My point is the whole different strokes thing......some people by nature are introverts who enjoy quiet time alone and don't need to be constantly "doing something".....if that doesn't float your boat than so be it but it might be just fine for them. To judge them as "being in a rut" without knowing how they feel about is pompous and narrow-minded.
Reply With Quote Quick reply to this message
 
Old 05-01-2014, 11:49 PM
 
Location: Los Angeles area
14,018 posts, read 17,729,443 times
Reputation: 32304
Quote:
Originally Posted by luckyram View Post
Hold on a minute.....these are very subjective opinions & generalizations that do not apply to everyone.

Just because someone may feel that sitting on a park bench feeding pigeons is a waste of time, others may feel that fishing, golfing, bowling, etc. is a waste of time. Also, it comes off as very high minded to say that "we can do better than that - there are interesting and worthwhile things to do out there"....as if you are the decider of what is worth doing. Perhaps these people at the park are relaxing after a lifetime of stress and labor and just want to people watch, converse,"sit back and smell the roses", etc......who are you to judge that it is not worthwhile or interesting?

My point is the whole different strokes thing......some people by nature are introverts who enjoy quiet time alone and don't need to be constantly "doing something".....if that doesn't float your boat than so be it but it might be just fine for them. To judge them as "being in a rut" without knowing how they feel about is pompous and narrow-minded.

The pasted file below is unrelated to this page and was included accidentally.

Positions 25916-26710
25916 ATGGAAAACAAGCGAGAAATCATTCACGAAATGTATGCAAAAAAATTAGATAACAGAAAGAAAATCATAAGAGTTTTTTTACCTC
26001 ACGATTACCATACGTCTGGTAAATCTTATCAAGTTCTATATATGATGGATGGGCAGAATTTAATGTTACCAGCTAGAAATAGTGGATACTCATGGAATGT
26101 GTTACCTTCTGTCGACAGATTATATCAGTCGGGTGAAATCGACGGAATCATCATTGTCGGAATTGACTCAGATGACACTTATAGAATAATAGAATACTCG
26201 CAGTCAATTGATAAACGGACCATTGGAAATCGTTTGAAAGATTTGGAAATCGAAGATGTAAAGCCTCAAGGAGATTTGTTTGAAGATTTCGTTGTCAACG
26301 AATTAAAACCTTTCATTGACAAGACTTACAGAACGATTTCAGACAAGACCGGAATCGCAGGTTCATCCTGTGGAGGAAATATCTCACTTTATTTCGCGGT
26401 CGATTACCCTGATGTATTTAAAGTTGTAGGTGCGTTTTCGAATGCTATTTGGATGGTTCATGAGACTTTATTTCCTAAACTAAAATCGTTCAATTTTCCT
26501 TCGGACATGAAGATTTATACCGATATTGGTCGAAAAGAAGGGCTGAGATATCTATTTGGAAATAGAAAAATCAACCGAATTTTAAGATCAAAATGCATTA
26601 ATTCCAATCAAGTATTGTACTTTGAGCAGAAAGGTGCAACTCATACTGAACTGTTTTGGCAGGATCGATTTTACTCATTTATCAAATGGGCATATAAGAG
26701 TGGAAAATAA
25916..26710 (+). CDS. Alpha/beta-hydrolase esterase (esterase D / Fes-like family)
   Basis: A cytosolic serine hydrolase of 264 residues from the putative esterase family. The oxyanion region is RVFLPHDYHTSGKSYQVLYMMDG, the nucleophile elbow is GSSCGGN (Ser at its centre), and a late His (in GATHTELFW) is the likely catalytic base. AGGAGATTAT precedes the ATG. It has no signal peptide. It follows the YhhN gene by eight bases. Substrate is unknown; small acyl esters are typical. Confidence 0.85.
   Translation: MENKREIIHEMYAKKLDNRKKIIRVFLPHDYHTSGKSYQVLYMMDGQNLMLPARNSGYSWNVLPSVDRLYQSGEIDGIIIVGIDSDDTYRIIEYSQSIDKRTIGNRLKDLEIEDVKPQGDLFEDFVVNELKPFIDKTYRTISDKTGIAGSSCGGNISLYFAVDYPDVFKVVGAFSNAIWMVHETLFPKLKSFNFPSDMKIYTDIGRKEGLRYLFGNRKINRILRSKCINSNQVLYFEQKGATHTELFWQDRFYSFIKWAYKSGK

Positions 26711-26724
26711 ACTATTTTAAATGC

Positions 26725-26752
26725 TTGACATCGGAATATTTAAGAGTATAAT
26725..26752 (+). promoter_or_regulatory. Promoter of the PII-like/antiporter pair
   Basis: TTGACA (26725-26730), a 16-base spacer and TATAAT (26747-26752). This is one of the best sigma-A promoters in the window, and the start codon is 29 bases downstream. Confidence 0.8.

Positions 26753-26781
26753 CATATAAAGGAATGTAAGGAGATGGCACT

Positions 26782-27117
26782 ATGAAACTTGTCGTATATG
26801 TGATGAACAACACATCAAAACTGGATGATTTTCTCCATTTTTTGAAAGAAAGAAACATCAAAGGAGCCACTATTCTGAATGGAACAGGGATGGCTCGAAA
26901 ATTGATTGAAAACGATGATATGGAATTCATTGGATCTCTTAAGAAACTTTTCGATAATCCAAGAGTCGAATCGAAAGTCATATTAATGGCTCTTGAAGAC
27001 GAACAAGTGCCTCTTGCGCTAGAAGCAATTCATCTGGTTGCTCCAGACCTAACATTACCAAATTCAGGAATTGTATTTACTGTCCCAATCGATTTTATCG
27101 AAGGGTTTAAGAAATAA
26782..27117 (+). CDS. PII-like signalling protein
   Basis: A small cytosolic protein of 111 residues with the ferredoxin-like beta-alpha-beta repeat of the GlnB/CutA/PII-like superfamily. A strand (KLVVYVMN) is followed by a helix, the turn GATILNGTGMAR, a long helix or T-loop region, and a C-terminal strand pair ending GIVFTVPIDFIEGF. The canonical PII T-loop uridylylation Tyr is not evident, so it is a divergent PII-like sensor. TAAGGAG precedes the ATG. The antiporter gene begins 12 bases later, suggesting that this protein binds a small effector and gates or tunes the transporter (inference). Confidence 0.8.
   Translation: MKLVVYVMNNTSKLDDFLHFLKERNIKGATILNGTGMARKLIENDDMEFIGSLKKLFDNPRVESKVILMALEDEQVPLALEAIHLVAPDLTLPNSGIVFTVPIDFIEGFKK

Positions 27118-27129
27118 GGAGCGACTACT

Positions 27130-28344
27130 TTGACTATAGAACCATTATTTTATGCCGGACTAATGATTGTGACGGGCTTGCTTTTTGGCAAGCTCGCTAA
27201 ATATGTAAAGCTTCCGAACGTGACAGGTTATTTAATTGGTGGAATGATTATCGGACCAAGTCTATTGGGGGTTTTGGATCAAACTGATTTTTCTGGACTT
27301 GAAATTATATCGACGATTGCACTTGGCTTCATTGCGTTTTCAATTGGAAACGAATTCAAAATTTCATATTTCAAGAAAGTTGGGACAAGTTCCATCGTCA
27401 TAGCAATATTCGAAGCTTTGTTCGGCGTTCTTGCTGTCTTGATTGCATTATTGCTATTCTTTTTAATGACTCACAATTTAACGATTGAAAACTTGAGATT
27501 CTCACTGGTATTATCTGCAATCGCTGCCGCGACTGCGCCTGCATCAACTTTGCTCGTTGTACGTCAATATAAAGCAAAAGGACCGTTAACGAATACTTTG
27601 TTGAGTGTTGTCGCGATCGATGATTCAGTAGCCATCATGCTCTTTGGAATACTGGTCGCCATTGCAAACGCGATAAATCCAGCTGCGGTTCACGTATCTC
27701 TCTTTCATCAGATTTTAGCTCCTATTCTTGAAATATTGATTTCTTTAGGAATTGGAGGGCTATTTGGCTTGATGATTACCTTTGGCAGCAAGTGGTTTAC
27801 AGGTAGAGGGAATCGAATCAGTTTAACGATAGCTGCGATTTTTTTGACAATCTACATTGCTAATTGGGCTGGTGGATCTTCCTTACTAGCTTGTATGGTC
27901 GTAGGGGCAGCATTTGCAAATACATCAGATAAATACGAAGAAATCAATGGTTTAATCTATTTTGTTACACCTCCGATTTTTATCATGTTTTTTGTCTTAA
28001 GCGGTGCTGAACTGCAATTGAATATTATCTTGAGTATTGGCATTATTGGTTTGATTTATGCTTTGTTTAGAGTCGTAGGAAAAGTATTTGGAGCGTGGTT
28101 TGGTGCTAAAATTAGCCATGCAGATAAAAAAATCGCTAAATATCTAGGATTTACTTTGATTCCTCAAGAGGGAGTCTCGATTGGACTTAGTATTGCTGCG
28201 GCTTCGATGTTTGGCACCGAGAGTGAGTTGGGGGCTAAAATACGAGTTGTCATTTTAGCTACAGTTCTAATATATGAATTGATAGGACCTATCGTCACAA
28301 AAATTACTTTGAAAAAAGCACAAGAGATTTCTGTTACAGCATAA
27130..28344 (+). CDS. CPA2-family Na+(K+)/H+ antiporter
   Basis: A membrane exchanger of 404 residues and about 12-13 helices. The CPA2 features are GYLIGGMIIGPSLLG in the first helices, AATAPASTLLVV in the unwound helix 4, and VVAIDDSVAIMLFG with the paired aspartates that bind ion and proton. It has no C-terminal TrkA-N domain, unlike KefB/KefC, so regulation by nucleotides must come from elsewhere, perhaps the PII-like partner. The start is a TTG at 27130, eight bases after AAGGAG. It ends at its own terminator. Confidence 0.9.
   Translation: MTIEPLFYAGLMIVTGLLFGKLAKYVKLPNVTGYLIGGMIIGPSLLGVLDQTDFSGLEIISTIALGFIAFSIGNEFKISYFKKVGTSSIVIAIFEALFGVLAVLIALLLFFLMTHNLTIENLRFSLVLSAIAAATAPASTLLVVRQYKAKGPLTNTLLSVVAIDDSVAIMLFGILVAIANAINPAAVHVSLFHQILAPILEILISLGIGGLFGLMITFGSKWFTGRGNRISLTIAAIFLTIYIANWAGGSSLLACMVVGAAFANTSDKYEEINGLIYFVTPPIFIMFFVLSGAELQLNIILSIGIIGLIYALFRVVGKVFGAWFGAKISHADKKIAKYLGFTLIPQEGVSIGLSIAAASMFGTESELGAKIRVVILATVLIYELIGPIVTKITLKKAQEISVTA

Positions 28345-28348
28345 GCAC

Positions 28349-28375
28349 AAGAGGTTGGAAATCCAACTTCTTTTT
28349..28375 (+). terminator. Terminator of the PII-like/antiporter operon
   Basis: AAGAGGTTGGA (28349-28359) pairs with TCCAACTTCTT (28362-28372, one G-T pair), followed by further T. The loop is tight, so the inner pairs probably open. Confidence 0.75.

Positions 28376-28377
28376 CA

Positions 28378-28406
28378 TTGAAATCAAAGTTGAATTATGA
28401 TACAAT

Gee, I'm glad someone is here to defend those who spend their daylight hours sitting on park benches feeding pigeons. If that doesn't describe a rut then there is no such thing as a rut. That vital intellectual stimulation - I suppose they're collecting data on which pigeons are dominant and get more food than other pigeons - is just the ticket to ward off the various forms of dementia and mental decline.

Besides, if you go back and re-read the original post for this thread, you will note that the OP feels like he is in a rut and he doesn't like it. Therefore he asks for suggestions from others as to how to light a fire under himself. Most of the respondents have been on-topic.

Last edited by Escort Rider; 05-02-2014 at 12:10 AM..
Reply With Quote Quick reply to this message
 
Old 05-02-2014, 12:22 AM
 
Location: San Francisco
16,415 posts, read 5,350,870 times
Reputation: 51304
Escort Rider, I think you and luckyram both make very good points. Not all of us need to be going and doing all the time. I am one of those introverted types who is happily retired from a job that was extremely high-stress and time-sensitive. The last thing I want is to take on new responsibilities and live on a schedule again. I love being able to come and go as I please, lose myself in a book, take a nap in the middle of the day or do nothing at all if that's what I feel like.

But the OP sees himself as a "worker bee" and is clearly unhappy with not having a structured life with activities that make him feel that his life has meaning. What worked for me won't work for him. I hope that he finds a class to take, a new hobby, fulfilling volunteer work or a young person to mentor. The joy of being retired is that no one can tell you what the "right" way to do it is, you get to decide for yourself. OP just needs a little guidance to discover what works for him.
Reply With Quote Quick reply to this message
 
Old 05-02-2014, 08:23 AM
 
29,774 posts, read 34,856,103 times
Reputation: 11687
Due to circumstance the OP is trying to build his retirement life plane in flight. With time and his decision making skills it will be designed. We all have personal experiences about ourselves. Making suggestions from our experiences is probably most helpful. Not so sure about value judgements on others.

Last edited by TuborgP; 05-02-2014 at 09:00 AM..
Reply With Quote Quick reply to this message
 
Old 05-02-2014, 11:07 PM
 
Location: Southwest Washington State
21,856 posts, read 14,356,798 times
Reputation: 30717
Quote: